Tilray’s gains are too insane not to write about, and today we watched it gain in an hour mid-day, a crazy $12 a share.
I should have listened to my dad telling me at $32 to buy this, but as a fundamental investor, it just didn’t warrant it than, and not now either in my mind, up over 300% in a month since IPO. In terms of market cap, it is 3rd largest behind Canopy and Aurora, and ahead of the likes of Aphria, Canntrust, and Hexo, all who have more in Canadian supply deals than Tilray currently.
Let’s start off with some positives on Tilray, one being that they are lead by Brandon Kennedy and a solid management team, that has executed very well and continues to. Management is one of the most important things in this industry and any industry for that matter, and Tilray’s has executed well so far. Another is their International plans, which seem to be up there with the likes of Aphria, Aurora, and Canopy. Tilray has plans to ship to Oceana, Europe, and South America, with production facilities in Canada and in Portugal. The Portugal facility will primarily serve the growing European market. Another large positive has been the partnership with Sandoz, a division of Novartis which gives instant credibly to their business, especially the medical side. The final reason for this run for Tilray is the visibility on Wall Street, acting as the preferred way to play the cannabis industry for American investors because of its primary listing on the Nasdaq.
Now for why we are so bearish on Tilray. They are trading at an insane projected EV/EBITDA multiple for 2019 that is already 3x one of the most expensive in the industry, Canopy Growth’s projected multiple. Canopy has a $4 Billion USD war chest, and backing by a giant in Constellations Brand. Canopy also has by far the largest amounts of supply deals in Canada, and most moving parts Internationally. Tilray is depending on a lot of their future revenues to come from International markets, with limited supply deals in Canada, with only around 7000 kgs negotiated so far. It is true this will grow with the rest of the provinces still under negotiations however. Many of the largest players have already secured large amounts in these provinces under negotiations, for example, Canopy with over 30 000 kgs in Alberta allocated, meaning there may not be room for large orders for the likes of Tilray.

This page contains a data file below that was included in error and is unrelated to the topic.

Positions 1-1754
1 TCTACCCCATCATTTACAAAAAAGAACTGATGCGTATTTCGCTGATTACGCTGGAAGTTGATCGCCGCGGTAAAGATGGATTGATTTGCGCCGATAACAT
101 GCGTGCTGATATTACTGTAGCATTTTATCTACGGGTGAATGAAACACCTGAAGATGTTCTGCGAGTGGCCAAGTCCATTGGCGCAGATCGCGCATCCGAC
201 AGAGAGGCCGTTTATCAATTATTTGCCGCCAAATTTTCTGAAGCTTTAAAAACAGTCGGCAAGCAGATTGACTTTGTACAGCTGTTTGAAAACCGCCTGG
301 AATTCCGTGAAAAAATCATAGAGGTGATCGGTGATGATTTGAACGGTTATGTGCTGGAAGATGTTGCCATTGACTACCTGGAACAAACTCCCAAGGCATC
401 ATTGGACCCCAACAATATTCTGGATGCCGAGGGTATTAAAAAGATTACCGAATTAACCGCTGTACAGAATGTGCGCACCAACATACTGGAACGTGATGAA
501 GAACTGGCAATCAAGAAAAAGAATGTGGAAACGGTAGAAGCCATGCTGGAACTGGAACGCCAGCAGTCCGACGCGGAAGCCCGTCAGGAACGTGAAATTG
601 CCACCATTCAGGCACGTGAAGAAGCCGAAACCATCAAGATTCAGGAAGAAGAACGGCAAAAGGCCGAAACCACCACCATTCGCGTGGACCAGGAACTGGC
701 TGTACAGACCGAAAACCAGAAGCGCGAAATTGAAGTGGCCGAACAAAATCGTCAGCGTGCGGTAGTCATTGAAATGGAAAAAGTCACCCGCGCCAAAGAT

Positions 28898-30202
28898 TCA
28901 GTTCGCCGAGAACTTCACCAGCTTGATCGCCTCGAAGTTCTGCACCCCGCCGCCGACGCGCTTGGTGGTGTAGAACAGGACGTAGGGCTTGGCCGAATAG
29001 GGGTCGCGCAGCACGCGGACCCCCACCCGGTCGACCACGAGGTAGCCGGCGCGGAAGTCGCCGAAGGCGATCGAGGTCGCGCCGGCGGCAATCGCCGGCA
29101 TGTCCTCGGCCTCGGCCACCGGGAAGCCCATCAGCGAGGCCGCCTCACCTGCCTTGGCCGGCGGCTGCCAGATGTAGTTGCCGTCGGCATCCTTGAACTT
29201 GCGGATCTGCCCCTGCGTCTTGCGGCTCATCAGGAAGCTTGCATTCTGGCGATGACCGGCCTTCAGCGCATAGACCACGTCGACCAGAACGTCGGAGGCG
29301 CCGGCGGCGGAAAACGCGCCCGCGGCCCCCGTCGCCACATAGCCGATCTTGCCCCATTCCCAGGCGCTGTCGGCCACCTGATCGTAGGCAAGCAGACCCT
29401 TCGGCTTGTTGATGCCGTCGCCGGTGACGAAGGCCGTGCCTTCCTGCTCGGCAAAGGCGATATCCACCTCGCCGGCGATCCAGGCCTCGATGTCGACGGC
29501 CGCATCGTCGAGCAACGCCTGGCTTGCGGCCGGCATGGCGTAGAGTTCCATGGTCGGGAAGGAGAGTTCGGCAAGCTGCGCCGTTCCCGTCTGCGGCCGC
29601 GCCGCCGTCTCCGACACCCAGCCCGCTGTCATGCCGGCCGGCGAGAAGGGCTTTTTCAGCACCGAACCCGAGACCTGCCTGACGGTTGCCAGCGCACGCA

Next is Tilray’s balance sheet which is one of the worst in the pristine balance sheet industry of pot. With current liabilities exceeding current assets by a large amount, and very limited cash on the balance sheet compared to peers (25 million) this is lagging industry peers. For such a new industry with lots of challenges, we would like to see a cleaner balance sheet to maneuver through and grow through the years, especially should they continue this aggressive buildout.
Next about Tilray is their ability to whether margin pressure compared to our favourite in the space, Aphria. Cost of goods sold is very high, at 4.78/ gram last quarter, which is significantly higher than the likes of Aphria and Canntrust. As oversupply and competition issues occur over time, the ability to produce cheaply will be one of the most important tools to gaining/ protecting market share, and Tilray is very far behind in this one. Their way to combat this potential margin pressure is high R&D spending, to compete in the value added space. Only thing is all their competitors are also spending big here, for example Aphria’s $55 million centre of excellence which will be state of the art, showing the competition in the R&D space.
Next, one thing we don’t like is the share structure. Although good to have financing available through Privateer Holdings, Privateer holds a majority of the shares and effectively has control of decisions at all points, with 82% ownership. The IPO primarily was responsible to pay back loans from Privateer, and didn’t go to helping the company grow at all, rather little brother repaying big bro. Although a long way away, it’s important to think what is going to happen after the 6 month lockup period is done, in 5 months. You would be somewhat crazy to not think Privateer wouldn’t be large sellers should there still be gains this large on the board still. Privateer is an investment firm and any firm with an investment valued this large would be interested in selling some shares at least. The small capital structure out now makes these strong push ups in share price possible, and should face pressure once the lockout period is done.
We commend all those who have stuck with this thing since IPO and in the $30’s, but $90 a share is way too high to pay for a company with its fair share of challenges. For articles on our favorites, click the links below!